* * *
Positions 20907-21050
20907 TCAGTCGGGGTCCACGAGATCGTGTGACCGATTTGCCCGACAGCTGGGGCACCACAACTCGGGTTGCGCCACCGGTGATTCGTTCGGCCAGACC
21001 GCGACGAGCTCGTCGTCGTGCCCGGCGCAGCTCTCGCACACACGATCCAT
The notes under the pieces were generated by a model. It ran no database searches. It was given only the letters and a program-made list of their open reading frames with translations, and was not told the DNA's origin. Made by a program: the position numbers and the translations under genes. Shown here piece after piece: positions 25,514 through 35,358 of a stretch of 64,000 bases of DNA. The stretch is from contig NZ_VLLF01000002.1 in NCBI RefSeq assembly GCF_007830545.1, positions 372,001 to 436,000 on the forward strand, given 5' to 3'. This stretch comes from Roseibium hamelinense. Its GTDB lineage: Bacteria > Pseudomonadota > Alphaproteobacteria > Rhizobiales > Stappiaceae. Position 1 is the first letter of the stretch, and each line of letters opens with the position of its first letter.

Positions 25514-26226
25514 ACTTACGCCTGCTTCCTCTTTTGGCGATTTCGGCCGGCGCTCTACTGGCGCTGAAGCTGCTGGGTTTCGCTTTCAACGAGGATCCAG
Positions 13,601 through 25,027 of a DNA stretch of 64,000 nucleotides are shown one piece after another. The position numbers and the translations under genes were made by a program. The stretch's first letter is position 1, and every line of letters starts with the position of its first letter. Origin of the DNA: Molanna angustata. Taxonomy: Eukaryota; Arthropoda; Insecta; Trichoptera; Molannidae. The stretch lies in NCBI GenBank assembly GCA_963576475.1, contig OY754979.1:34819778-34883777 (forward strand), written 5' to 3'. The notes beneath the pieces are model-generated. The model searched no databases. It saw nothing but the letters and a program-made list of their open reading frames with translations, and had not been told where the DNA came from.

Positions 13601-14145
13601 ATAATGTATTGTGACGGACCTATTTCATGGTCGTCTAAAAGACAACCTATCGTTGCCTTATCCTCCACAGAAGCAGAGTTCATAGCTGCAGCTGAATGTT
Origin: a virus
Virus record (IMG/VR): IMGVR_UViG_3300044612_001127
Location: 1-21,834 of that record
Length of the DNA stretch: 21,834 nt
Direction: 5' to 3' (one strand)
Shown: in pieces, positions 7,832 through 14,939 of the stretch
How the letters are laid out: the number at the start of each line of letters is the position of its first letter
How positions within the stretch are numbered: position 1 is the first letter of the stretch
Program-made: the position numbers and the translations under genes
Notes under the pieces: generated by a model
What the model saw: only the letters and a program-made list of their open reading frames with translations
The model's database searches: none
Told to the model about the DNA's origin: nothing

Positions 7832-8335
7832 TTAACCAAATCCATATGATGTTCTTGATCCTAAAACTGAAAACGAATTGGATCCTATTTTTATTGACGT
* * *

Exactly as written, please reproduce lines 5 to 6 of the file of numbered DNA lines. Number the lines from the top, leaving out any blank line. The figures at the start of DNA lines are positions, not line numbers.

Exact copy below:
Positions 25514-26226
25514 ACTTACGCCTGCTTCCTCTTTTGGCGATTTCGGCCGGCGCTCTACTGGCGCTGAAGCTGCTGGGTTTCGCTTTCAACGAGGATCCAG